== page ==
Effective July 1, all schools in New York state are expected to comply with the provisions set forth in the Dignity for All Students Act, or "DASA." DASA is an anti-bullying law aimed at putting at least some of the onus on school districts, supervisors, counselors and teachers to combat bullying in the school system.
The Dignity Act explicitly prohibits harassment and discrimination of students with "respect to certain non-exclusive protected classes, including, but not limited to, the student's actual or perceived 'race, color, weight, national origin, ethnic group, religion, religious practice, disability, sexual orientation, gender or sex," according to a 2010 release from then-Governor Patterson's office. Gov. Patterson signed the bill into law before leaving office.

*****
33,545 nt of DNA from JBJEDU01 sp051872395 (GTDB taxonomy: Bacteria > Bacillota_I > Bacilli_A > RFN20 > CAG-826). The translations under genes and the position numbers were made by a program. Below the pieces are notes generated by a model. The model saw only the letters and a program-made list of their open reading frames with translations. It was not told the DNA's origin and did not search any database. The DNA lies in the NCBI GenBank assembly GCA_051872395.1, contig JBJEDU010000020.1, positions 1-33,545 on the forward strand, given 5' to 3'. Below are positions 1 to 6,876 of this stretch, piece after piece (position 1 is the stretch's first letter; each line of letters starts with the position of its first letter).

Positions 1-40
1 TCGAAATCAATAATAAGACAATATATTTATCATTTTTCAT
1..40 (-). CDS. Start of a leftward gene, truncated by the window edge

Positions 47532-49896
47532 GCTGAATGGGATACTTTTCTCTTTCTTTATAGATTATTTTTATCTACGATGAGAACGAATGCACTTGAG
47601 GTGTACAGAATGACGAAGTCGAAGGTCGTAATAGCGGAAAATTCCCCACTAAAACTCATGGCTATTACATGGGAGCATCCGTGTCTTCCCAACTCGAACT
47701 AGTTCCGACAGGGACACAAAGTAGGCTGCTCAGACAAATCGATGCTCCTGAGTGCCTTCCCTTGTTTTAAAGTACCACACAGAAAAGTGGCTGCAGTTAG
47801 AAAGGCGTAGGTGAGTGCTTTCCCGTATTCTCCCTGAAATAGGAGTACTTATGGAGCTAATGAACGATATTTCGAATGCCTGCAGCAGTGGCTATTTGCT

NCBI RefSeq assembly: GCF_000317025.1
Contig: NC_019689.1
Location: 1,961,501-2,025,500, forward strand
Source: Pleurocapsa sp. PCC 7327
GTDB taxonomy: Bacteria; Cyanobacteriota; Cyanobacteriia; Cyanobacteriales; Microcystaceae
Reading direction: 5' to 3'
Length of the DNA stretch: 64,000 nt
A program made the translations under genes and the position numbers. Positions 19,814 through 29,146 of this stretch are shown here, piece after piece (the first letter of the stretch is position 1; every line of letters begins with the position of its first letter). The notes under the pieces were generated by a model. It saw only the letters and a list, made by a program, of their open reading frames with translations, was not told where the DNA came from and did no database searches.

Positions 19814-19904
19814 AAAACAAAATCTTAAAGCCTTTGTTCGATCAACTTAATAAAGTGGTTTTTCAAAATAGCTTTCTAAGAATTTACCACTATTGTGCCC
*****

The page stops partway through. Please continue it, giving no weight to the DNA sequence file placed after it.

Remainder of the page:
Some of the programs intended to curb bullying in the schools is special sensitivity training and character education exercises. Last month, the Sachem School Board passed a resolution allowing the district to reword its charter and code of conduct language to incorporate the new DASA guidelines.
Now that the law is in effect, we ask in our poll: Is an anti-bullying law necessary? Take our poll, or drop a comment below.